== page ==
Save Search

Note: Where available, the PDF/Word icon below is provided to view the complete and fully formatted document
 Download Current HansardDownload Current Hansard    View Or Save XMLView/Save XML

Previous Fragment    Next Fragment
Thursday, 7 December 2000
Page: 23822


Ms CORCORAN (9:52 AM) —I speak today of a sense of anxiety, of insecurity and of frustration that I feel building up day by day in my electorate. It centres on the care of elderly people in our community, specifically those resident in nursing homes. Over the year we have heard a lot about the distressed experience by the residents of Riverside as they were forced to leave their home and find other accommodation. But I want to talk about two other groups of people today. The first group is the people living in the retirement village and serviced apartments associated with Riverside. The second group is the staff who care for our nursing home residents.

Riverside Nursing Home is associated with a retirement village nearby and Illawong serviced apartments, situated right next door. The people who bought into the retirement village and into Illawong did so partly to enjoy the facilities of those two places but partly because they were also buying security. Residency at these two places gave these people priority for a bed in Riverside if they should ever need one. These folk, having made provision for their future needs, then got on with enjoying their retirement. Now they have lost that security. Suddenly there is a chasm—there is no nursing home nearby and, for some, their life partner who was resident in Riverside is now miles away and inaccessible.

The staff in our nursing homes are professionals who are feeling frustrated because they cannot deliver the level of care they know is needed. They have told me they cannot give the personal or human attention needed. For example, they cannot take time to wash someone's hair or to stop to have a chat with a lonely resident. They are put into a position of `shovelling in the food' without being able to pause to wipe away the occasional spill and give that degree of dignity to residents.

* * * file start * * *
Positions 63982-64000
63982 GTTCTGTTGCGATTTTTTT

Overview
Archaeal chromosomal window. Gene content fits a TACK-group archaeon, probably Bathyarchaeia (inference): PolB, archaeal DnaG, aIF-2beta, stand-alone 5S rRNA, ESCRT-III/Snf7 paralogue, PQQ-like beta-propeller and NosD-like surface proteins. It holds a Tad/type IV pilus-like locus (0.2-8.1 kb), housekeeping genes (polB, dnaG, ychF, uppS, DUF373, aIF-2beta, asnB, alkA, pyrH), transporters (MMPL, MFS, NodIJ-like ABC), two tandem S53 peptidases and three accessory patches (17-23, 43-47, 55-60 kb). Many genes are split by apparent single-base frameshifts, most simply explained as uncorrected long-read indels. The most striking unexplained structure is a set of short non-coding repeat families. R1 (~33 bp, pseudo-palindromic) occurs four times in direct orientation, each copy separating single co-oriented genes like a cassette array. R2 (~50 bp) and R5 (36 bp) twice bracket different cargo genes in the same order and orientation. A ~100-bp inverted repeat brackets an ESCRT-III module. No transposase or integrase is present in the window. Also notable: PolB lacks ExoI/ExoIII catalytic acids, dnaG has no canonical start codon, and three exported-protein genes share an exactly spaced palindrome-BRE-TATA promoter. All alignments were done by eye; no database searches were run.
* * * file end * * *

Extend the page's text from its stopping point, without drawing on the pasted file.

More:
All of this is caused by inadequate staffing levels. We as a community must concentrate on, and not allow our focus to slip from, ensuring that the care of elderly people in nursing homes receives the highest priority attention. Quality of care is the pivotal point around which change must be planned, and quality of care is the basis upon which the Labor Party's policy is built, with the proposed national benchmark of care at its core. One part of providing such care is addressing the workplace issues. Inadequate staffing levels and lack of training inevitably affect the quality of care.

It was these staffing issues which drove aged care nurse Glenda Addicott to initiate a petition. It calls on the federal government to urgently review staffing levels in nursing homes and hostels. Because Ms Addicott is leaving the sector, she felt she was able to take a stand and draw attention to these issues. Glenda Addicott has tapped into a strong community nerve in the care of our elderly. In a short space of time nearly 18,000 people, mostly in Melbourne, notified their concern by adding their signatures to the petition. I wish to serve notice that I will be tabling this petition early in the next sitting of parliament. Bringing this petition to the notice of the House will focus attention on the state of affairs in the aged care sector. I also ask: why should our elderly have to wait for a change of government before they can enjoy the standard of care they deserve?